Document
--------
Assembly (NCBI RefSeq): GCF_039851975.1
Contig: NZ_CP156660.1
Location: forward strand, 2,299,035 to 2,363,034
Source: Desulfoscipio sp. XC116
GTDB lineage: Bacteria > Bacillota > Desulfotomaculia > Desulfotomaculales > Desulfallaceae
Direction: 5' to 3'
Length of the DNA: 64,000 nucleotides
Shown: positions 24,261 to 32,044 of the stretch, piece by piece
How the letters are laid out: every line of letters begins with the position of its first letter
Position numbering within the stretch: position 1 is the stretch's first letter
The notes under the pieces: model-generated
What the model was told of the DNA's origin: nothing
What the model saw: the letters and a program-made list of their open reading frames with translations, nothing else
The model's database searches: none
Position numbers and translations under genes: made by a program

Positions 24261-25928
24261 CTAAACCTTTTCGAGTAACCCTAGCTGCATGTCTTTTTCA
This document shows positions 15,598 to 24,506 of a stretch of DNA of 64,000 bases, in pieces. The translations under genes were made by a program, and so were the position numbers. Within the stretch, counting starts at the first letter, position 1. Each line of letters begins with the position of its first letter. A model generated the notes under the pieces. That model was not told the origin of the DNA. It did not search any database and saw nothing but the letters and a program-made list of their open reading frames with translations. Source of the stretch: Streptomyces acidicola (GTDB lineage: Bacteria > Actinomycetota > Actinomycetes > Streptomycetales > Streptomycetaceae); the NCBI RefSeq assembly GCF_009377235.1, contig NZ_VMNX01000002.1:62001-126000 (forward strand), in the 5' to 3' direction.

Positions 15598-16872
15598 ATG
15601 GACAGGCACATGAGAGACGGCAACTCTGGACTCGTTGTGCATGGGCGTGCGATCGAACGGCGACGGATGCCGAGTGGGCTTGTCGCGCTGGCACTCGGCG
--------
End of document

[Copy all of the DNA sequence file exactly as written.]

Assembly (NCBI RefSeq): GCF_039851975.1
Contig: NZ_CP156660.1
Location: forward strand, 2,299,035 to 2,363,034
Source: Desulfoscipio sp. XC116
GTDB lineage: Bacteria > Bacillota > Desulfotomaculia > Desulfotomaculales > Desulfallaceae
Direction: 5' to 3'
Length of the DNA: 64,000 nucleotides
Shown: positions 24,261 to 32,044 of the stretch, piece by piece
How the letters are laid out: every line of letters begins with the position of its first letter
Position numbering within the stretch: position 1 is the stretch's first letter
The notes under the pieces: model-generated
What the model was told of the DNA's origin: nothing
What the model saw: the letters and a program-made list of their open reading frames with translations, nothing else
The model's database searches: none
Position numbers and translations under genes: made by a program

Positions 24261-25928
24261 CTAAACCTTTTCGAGTAACCCTAGCTGCATGTCTTTTTCA
This document shows positions 15,598 to 24,506 of a stretch of DNA of 64,000 bases, in pieces. The translations under genes were made by a program, and so were the position numbers. Within the stretch, counting starts at the first letter, position 1. Each line of letters begins with the position of its first letter. A model generated the notes under the pieces. That model was not told the origin of the DNA. It did not search any database and saw nothing but the letters and a program-made list of their open reading frames with translations. Source of the stretch: Streptomyces acidicola (GTDB lineage: Bacteria > Actinomycetota > Actinomycetes > Streptomycetales > Streptomycetaceae); the NCBI RefSeq assembly GCF_009377235.1, contig NZ_VMNX01000002.1:62001-126000 (forward strand), in the 5' to 3' direction.

Positions 15598-16872
15598 ATG
15601 GACAGGCACATGAGAGACGGCAACTCTGGACTCGTTGTGCATGGGCGTGCGATCGAACGGCGACGGATGCCGAGTGGGCTTGTCGCGCTGGCACTCGGCG